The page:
Being able to travel and visit different places is a privilege. When I travel, I have it in the back of my mind that I have to soak as much up as possible. No hour can go to waste. Yet, I’ve recently started to wonder if visiting somewhere with a long checklist of places to see is truly the best way to go about this. Does planning months in advance ruin the element of being able to ‘get lost’ in your destination? On my recent trip to Rome, I decided to surprise myself and ditch the never-ending checklist, and I can safely say this was the main reason why my trip was as enjoyable as it was.
When I visited Amsterdam a couple of years ago, I was determined to see everything. If I wasn’t on a canal boat cruise, I was in a museum. If I wasn’t looking at Van Gogh painting or some raunchy exhibit at the Sex Museum, I was hopping between coffee shops. The Bulldog? Check. 1e Hulp? Check. Prix d’Ami? Check.
On top of it all, I wanted to try as much food as I could. To be fair, this didn’t consist of sampling lots of eateries. Instead, it mainly consisted of downing 1 litre bottles of Chocomel with so much vigour I now look back and cringe at my greedy past self. So, to make a serious point, although I had an amazing time I came back exhausted (and heavier than when I left). In hindsight, I should have cut the places I visited down by at least a third and just chilled out.
I boarded the plane feeling that the whole experience was surreal because I hadn’t over-thought it
Therefore, with my trip to Rome this November, I did just that. I bought a travel guide but only flicked through it the night before our flight in the morning. I had a vague idea of places I wanted to go, which mainly consisted of a few ‘must-see’ sites such as the Colosseum and Trevi Fountain. Other than that, I felt it best to decide the rest at the time. I boarded the plane feeling that the whole experience was surreal because I hadn’t over-thought it and couldn’t believe how quickly the date had come around.
When you have a checklist in mind and you become attached to the idea of visiting all those places you’ve jotted down, using local transport seems an efficient and quicker way to tick off each one. In Rome, we decided to only go on the metro once for the experience and walk everywhere else. Although I couldn’t cram in a few more sights, I felt that this way I saw a lot more of the city itself, which was the whole point of going there.
Travelling is not about seeing all the sites, it’s about getting a collective feel for the place. So, walking around allowed me to pace myself and avoid lapsing into rapid sight-seeing mode. Not to mention how gorgeous it felt to have an afternoon nap in the hotel room to rest from hours of walking.
You don’t want all of your memories to be clouded by your determination to get to a specific place at a particular time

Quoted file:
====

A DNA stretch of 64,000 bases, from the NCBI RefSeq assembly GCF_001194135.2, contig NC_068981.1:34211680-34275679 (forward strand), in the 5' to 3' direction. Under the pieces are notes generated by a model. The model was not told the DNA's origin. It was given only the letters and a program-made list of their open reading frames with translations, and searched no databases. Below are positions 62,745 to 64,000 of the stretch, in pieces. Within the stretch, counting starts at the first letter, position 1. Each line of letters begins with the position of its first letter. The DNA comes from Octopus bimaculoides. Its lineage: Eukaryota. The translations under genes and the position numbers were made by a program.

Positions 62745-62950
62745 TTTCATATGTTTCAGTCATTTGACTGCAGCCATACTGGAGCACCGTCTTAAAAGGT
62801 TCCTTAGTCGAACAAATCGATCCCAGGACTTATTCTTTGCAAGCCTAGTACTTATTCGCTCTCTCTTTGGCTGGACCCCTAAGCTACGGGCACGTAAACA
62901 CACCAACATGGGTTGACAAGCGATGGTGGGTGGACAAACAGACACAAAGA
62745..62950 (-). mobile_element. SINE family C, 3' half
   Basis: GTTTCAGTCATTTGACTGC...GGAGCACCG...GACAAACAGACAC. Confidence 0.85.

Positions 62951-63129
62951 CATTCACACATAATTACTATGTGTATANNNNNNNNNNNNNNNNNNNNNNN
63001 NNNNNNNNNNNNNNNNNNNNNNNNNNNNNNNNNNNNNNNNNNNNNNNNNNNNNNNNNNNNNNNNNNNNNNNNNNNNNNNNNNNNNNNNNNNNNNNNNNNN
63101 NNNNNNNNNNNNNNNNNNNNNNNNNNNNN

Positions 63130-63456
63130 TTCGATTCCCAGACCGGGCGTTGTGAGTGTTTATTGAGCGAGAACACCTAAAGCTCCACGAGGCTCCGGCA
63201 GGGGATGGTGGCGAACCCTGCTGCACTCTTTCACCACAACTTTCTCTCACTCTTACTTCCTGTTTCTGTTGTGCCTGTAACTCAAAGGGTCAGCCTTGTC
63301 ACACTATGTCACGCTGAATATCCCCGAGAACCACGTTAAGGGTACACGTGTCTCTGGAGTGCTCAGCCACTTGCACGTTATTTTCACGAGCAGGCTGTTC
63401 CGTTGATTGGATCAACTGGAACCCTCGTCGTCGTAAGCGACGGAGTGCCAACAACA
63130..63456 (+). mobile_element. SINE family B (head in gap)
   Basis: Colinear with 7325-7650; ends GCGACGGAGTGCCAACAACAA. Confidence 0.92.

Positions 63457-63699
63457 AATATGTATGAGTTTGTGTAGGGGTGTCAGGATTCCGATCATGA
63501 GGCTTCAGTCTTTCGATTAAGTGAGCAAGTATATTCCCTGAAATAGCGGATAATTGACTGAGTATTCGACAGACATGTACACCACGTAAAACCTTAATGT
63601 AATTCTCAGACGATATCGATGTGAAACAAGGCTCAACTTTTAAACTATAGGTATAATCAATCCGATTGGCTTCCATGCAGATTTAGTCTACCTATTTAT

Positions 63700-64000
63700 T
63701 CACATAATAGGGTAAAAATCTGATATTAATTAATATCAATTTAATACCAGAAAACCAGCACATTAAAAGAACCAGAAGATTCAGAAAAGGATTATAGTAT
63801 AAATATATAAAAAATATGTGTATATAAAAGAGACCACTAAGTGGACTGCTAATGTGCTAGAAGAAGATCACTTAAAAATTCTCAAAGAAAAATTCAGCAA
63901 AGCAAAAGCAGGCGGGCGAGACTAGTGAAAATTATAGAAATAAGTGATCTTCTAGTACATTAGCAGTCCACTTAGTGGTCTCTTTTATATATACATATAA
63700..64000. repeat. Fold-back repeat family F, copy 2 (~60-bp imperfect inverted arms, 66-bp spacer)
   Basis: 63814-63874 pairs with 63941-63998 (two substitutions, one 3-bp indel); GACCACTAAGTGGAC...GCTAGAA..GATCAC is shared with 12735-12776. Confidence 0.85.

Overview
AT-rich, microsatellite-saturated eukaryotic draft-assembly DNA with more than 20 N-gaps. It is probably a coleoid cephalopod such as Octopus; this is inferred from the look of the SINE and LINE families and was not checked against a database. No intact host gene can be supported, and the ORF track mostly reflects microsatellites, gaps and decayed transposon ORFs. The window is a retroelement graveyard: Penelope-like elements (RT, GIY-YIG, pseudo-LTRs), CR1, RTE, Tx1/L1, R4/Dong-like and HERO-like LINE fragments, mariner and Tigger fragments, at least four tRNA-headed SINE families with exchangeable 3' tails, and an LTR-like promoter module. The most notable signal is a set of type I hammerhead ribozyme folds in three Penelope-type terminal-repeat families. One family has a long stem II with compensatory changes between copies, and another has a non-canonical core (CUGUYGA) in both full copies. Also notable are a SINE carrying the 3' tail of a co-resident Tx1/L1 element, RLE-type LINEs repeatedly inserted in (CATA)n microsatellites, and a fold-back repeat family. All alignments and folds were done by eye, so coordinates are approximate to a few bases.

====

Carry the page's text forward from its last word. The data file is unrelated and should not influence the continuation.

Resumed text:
What’s more, travelling with a schedule in mind can lead to thinking that the act of travelling within the country is a means to an end. However, moving about a city should be an end in itself. It should not be a chore or an inconvenience. Ultimately, you don’t want all of your memories to be clouded by your determination to get to a specific place at a particular time.
With Rome, although getting to see sites like the Colosseum was incredible, it was the places I stumbled upon and things that happened to me by chance that will stick with me in years to come. If we ask ourselves, ‘what is Rome?’, it isn’t just the Spanish Steps or the streets of designer shops. The places we visit are much bigger than the checklist of sights we limit ourselves to.
On another note, it’s good to leave a place without visiting everything as it gives you an excuse to go back. In Rome, we didn’t have the time to explore Vatican City. Instead of kicking ourselves on the flight home, we know that we can always return. Plus, how much can you absorb during a long weekend? No matter how long you stay in a place, you can never truly know it.
Making sure you’re living in the present is the key to making the most out of your travels
Ricky Gervais once made a joke about how his mum questioned all his travelling abroad with the response, ‘there are parts of Reading you haven’t seen’. So, there is no point in trying to cram everything into four days, because you don’t have time on your side. People-watching, eating, walking around, and having fun with the people you’re with are the best ways to experience wherever you end up.
Overall, making sure you’re living in the present is the key to making the most out of your travels. Put bluntly, this is only your experience. The places you visit aren’t going anywhere, so don’t rush. After all, Rome wasn’t built in a day.